Colour and Formatting Text

Appropriate Use of Colour

When using colour, you must make sure that any information conveyed with colour is also conveyed by another means. For example, including text with colour-coded icons will help to clarify the function of the icon. Marking required form fields in another way (either with an * before the field, using the word "required" after the form-field label) or using appropriate headers and contextual navigation in each distinct section of the web site will help to alleviate these colour-reliant issues.

Consider a form that indicates "all required fields are marked in red," a page that states "click the green button to continue," or a web-based report that shows status icons for transactions that differ only in their colour. In each of these cases, someone that may not be able to distinctly recognize certain colours because of their monitor settings, because of colorblindness, or because he/she is using a device that doesn't display colours would experience difficulty getting the information or completing the task at hand.

Colours and Cascading Style Sheets (C.S.S.)

Using style sheets for presentation is not without pitfalls. Because there are so many interacting style rules that are required to create a full web site, colours must be paired when they are declared in a style sheet. This ensures that there are always contrasting colours when the style sheet is applied to a document and, when the style sheet is not there or is overridden, that both foreground and background are affected. Design errors occur when text colour is determined by the style sheet while the background colour is declared directly in the HTML. As an example, when Cascading Style Sheets are turned off (via the user's browser settings) or not supported (alternative browser), this could result in default blue-coloured links laid out on a dark-coloured background, making the links impossible to read.

Thus, all colours should be declared in pairs in style sheets. Such a declaration may look like this:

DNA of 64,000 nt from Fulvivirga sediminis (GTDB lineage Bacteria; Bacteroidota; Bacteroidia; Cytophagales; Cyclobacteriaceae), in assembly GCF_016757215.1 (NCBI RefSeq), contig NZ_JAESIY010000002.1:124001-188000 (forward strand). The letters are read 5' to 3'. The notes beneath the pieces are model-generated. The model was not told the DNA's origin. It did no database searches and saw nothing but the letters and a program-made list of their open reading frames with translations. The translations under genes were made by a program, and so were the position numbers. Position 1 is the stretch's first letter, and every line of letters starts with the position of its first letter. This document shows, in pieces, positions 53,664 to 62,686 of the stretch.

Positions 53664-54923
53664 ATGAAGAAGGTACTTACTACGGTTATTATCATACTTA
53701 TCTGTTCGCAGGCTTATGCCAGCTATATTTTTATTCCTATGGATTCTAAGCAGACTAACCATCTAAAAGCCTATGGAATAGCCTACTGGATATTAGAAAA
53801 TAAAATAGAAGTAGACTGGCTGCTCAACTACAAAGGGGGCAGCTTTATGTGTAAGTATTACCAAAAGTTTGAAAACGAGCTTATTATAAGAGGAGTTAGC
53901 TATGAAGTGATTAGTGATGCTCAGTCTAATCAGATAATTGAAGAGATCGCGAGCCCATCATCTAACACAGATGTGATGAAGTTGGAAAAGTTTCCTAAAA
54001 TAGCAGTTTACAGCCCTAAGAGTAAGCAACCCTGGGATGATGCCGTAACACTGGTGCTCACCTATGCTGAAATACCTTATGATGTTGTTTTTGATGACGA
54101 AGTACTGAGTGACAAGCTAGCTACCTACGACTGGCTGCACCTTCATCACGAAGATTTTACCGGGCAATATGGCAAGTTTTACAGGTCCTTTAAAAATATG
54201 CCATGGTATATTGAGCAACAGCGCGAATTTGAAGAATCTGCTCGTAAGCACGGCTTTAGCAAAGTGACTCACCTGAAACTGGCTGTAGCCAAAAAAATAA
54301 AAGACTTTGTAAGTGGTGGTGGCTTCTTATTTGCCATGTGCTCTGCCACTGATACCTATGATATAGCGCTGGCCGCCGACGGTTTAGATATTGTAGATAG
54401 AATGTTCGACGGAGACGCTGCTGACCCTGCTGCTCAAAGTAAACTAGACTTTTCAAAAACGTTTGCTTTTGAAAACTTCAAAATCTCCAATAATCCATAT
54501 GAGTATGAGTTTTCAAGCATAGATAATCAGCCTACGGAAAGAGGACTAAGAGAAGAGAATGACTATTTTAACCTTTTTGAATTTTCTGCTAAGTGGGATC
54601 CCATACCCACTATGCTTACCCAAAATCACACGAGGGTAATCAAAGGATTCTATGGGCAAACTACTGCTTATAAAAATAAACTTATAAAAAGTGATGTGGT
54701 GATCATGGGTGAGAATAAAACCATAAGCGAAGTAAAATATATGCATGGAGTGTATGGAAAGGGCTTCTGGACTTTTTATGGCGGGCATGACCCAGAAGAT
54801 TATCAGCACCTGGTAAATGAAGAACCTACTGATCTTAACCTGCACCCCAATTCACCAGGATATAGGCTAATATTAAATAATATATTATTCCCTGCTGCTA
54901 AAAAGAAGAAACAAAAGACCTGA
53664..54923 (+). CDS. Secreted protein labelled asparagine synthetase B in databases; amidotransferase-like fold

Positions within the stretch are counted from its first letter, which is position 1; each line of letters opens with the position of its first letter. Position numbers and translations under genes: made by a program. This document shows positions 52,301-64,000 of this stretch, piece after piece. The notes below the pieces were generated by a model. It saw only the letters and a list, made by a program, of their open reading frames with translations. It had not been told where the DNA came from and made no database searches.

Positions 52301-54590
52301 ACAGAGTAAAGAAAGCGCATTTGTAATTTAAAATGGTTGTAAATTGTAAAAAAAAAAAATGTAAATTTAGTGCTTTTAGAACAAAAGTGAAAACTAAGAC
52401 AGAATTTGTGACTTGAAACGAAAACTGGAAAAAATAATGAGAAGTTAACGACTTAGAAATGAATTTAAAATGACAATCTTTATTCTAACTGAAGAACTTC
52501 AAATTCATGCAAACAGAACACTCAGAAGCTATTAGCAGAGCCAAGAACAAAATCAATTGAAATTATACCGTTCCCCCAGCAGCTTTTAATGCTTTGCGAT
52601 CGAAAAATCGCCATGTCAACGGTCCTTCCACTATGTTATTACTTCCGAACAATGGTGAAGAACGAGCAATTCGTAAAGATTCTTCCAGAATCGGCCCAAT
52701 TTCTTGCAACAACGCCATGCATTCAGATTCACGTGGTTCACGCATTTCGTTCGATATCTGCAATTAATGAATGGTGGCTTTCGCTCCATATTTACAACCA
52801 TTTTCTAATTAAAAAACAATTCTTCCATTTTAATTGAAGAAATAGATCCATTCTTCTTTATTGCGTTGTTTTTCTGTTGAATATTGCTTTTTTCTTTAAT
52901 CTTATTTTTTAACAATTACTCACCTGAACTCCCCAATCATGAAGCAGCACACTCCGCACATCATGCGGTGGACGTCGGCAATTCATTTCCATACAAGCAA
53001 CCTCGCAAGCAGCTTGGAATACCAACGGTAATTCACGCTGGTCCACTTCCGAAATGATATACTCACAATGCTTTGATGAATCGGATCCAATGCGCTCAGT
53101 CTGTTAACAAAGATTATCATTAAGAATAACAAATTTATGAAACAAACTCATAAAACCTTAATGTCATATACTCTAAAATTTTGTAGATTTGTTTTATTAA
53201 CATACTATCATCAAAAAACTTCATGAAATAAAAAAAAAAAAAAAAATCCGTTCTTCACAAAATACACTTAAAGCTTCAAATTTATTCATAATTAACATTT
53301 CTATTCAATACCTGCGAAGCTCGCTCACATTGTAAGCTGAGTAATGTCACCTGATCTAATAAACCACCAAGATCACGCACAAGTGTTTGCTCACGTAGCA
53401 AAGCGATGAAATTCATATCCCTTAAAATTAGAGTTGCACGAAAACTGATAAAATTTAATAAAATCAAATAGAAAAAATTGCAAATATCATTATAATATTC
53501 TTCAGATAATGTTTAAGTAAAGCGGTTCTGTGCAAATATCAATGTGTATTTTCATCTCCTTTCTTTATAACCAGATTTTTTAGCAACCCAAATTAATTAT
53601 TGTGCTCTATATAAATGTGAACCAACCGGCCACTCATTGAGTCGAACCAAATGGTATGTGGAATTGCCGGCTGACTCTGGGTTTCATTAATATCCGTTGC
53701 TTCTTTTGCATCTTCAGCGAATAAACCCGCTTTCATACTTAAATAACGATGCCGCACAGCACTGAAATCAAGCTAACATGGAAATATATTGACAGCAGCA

a {color: red; background-color: transparent;}

Colour Contrast

You must provide high colour contrast to the text in your document. A good example of high colour contrast is black and white; while an example of poor colour contrast is light yellow and white.

Avoid blinking or scrolling text.

WCAG 2.0 Guideline 1.4.3

The visual presentation of text and images of text has a contrast ratio of at least 4.5:1, except for the following: (Level AA)

  • Large Text: Large-scale text and images of large-scale text have a contrast ratio of at least 3:1;
  • Incidental: Text or images of text that are part of an inactive user interface component, that are pure decoration, that are not visible to anyone, or that are part of a picture that contains significant other visual content, have no contrast requirement.
  • Logotypes: Text that is part of a logo or brand name has no minimum contrast requirement.

use good colour contrast and readable font size and don't use low colour contrast and small fonts

Colour Contrast Checkers

Formatting Text

Semantic structure

Preparing content for the web is much more than just copying text from your favourite word processor and pasting it into the framework of a web page. In order to ensure the greatest accessibility and widespread availability of web content, it is important to consider that there is more to the web page than the words and pictures that end up in a person's browser.

Web pages are built with HTML, a structural language that is used to denote the different structural parts of the document. HTML employs an extensive series of opening and closing tags to mark parts of the document as, for example, headings (<h1></h1>), unordered lists (<ul></ul>), ordered lists (<ol></ol>, and paragraphs (<p></p>). These tags don't appear in the final view of the web page, but are used by the various web software applications to interpret the intended format of the text for output to the end user.